This article is part of Brother Jerry’s series on events in the life of Jesus Christ.
The Lord himself shall give you a sign; Behold, a virgin shall conceive, and bear a son, and shall call his name Immanuel (Isaiah 7:14)
As confirmed in Matthew 1:22-23, the above prophecy is fulfilled when the Christ child is conceived within the womb of a virgin named Mary. A virgin having a baby? Most would say that’s impossible. However, as the angel Gabriel says to Mary as he is explaining what will happen: “With God nothing shall be impossible” (Luke 1:37).
He explains to her, “The Holy Ghost shall come upon thee, and the power of the Highest shall overshadow thee: therefore also that holy thing which shall be born of thee shall be called the Son of God” (Luke 1:35).
OK, so it’s possible for God to place a baby inside a woman who has never been with a man. But, why do it this way? Why does God use a virgin to bring forth His Son? Simply put, God wants to make sure He gets the credit for being the father of this baby. If He uses a woman who is also sleeping with a man, everyone will say that the baby is the son of the woman’s husband rather than the Son of God.
Needless to say, the initial reaction of everyone who sees that Mary is carrying a child is to not believe that she is still a virgin. However, since she is unmoved in her account of what happened — giving God all the credit — the people are forced to make a choice between calling her a liar or believing that God has done this. And those who choose to believe her, such as her fiancé Joseph, are then able to become fully invested in serving God as they see that He is alive and working in the life of someone they know.
It can work the same way today. If we are unmoved in giving God the credit for what He does in our lives, it will affect the people who know us.
First of all, we need to make sure we actually give God credit for what He does for us. This may seem obvious, but I’ve seen it forgotten on many occasions. I would personally be embarrassed if I had some type of answered prayer and someone had to remind me to give God the credit for what happened. “Weren’t you anointed for that?” “Didn’t you ask the congregation to remember you in prayer for that?” As servants of God, we shouldn’t need to be reminded to give God the credit — we should always be looking for ways that we can acknowledge how He is working in our lives.
OK, so you have an answered prayer or some type of blessing from God. You acknowledge what God did by telling others. And then it happens — you tell someone what God did, and the person offers an alternative explanation for what happened, giving the credit to something other than God. It goes something like this (alternative explanations in parentheses):
- This girl was brain-dead and God brought her back to life (the doctor misdiagnosed her)
- God gave me a great job (your education and experience got you the job)
- I was sick and God healed me (the medication you took made you better)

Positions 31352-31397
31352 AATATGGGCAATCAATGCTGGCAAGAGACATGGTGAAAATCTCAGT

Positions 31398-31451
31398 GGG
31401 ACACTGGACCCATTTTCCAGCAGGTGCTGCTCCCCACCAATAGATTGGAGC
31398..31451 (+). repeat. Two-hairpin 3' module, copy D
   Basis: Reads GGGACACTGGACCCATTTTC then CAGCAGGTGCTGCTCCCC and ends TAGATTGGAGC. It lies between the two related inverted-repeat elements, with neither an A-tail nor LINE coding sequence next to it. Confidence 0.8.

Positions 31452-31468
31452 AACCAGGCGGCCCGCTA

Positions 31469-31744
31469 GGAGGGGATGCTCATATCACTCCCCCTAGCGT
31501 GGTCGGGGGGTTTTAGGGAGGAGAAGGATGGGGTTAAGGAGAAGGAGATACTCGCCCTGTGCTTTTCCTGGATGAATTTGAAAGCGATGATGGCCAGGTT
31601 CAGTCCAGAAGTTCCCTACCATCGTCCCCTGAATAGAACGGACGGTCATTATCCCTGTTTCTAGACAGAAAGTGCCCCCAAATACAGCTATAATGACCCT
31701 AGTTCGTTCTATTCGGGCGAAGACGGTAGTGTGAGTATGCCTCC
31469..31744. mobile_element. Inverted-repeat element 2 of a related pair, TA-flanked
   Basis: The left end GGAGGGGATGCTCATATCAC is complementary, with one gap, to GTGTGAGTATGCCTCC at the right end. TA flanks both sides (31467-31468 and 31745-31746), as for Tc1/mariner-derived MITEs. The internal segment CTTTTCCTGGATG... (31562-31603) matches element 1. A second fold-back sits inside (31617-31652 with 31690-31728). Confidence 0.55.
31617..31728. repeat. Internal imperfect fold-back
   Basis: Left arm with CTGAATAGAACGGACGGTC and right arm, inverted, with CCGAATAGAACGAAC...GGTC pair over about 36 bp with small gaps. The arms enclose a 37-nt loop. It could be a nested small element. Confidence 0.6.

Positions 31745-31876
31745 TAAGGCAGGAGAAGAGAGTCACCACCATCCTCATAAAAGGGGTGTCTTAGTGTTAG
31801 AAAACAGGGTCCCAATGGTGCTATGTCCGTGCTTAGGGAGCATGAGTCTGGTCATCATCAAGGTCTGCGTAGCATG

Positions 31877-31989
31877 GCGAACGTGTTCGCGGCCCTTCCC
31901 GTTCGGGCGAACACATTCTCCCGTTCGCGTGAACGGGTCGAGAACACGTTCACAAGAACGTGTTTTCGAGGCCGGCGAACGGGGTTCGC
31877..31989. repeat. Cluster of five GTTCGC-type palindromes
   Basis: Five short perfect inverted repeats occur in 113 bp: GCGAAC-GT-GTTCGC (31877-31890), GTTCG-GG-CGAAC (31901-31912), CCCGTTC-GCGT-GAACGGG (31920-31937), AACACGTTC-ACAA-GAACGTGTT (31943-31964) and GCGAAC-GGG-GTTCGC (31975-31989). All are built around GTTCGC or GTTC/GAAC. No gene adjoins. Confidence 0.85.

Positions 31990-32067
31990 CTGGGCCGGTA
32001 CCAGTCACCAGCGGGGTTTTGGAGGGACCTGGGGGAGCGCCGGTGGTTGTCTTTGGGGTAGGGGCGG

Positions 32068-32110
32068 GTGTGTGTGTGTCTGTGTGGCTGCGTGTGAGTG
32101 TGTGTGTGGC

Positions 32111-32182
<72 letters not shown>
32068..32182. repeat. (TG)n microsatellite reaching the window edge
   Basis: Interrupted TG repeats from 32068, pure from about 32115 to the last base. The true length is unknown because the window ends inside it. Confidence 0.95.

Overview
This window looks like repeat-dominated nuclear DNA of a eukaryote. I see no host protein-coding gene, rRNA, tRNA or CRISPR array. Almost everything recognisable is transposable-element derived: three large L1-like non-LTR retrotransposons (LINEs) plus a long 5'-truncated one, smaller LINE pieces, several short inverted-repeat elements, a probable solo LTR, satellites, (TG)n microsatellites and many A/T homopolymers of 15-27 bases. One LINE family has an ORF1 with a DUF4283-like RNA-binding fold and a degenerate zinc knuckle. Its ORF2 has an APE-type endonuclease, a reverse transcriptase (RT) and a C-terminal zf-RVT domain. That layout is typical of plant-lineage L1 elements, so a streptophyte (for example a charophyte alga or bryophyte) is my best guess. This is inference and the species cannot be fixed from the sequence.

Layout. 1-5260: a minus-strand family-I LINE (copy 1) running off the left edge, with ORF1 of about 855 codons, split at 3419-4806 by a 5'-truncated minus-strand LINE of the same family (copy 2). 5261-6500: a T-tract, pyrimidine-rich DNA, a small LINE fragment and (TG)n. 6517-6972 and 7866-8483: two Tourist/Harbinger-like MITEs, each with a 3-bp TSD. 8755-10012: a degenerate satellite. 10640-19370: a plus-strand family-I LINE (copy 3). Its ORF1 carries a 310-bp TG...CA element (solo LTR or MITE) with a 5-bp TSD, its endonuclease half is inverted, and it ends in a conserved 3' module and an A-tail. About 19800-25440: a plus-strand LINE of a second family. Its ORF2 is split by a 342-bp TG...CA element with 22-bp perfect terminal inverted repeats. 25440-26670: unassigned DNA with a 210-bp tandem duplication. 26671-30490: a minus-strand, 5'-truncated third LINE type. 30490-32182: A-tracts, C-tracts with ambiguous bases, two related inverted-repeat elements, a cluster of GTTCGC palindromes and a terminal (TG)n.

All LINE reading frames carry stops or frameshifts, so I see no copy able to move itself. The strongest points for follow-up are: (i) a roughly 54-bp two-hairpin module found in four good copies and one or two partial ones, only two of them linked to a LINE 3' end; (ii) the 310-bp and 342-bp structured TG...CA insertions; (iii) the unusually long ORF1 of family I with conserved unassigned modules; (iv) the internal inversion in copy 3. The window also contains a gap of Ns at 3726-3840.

- God arranged for me to be in the right place at the right time (it was a coincidence)
- God protected me from getting ill (your mask protected you)
How do you respond to this? I can think of three possible responses:
Oh yeah, you’re probably right — I don’t know what I was thinking.
I would hope we wouldn’t respond this way as it indicates that we ourselves don’t have a very strong belief in the testimony we are giving.
NO! God did this and I don’t want to hear anything else.
This response may be suitable in some instances. However, responding in this way can make us sound unreasonable and even fanatical, not even willing to consider any other explanation for what happened. Besides, God can and does use people and things (doctors, medication, etc.) to do His work at times.
I can understand why you might think that, but I know within myself that God did this.
I would tend to think that Mary used some version of this response when people didn’t believe that she was a virgin having a baby.
Obviously, a person who doesn’t have a strong belief (or any belief) in God is unable to accept that God does anything, especially something miraculous. Acknowledging the other person’s viewpoint while still standing firm in giving the credit to God shows that I have considered the other possibilities and am still convinced that it was God who did this. And the rest of the message (whether spoken or unspoken) is: My friend, if you know me and trust me, then you should consider that possibility as well.
God is still in the miracle business today. He is more than capable of doing the “heavy lifting.” He just looks to us to let people know what He is doing. So, whenever good things happen, let’s make sure God gets the credit. If we don’t do it, who will?
This article has undergone ministry review and approval.
 And now Abinadi said unto them: I would that ye should understand that God himself shall come down among the children of men, and shall redeem his people.
 And because he dwelleth in flesh he shall be called the Son of God, and having subjected the flesh to the will of the Father, being the Father and the Son —
 The Father, because he was conceived by the power of God; and the Son, because of the flesh; thus becoming the Father and Son —
 And they are one God, yea, the very Eternal Father of heaven and of earth.
The Conception occurred circa July 1st, 6 B.C.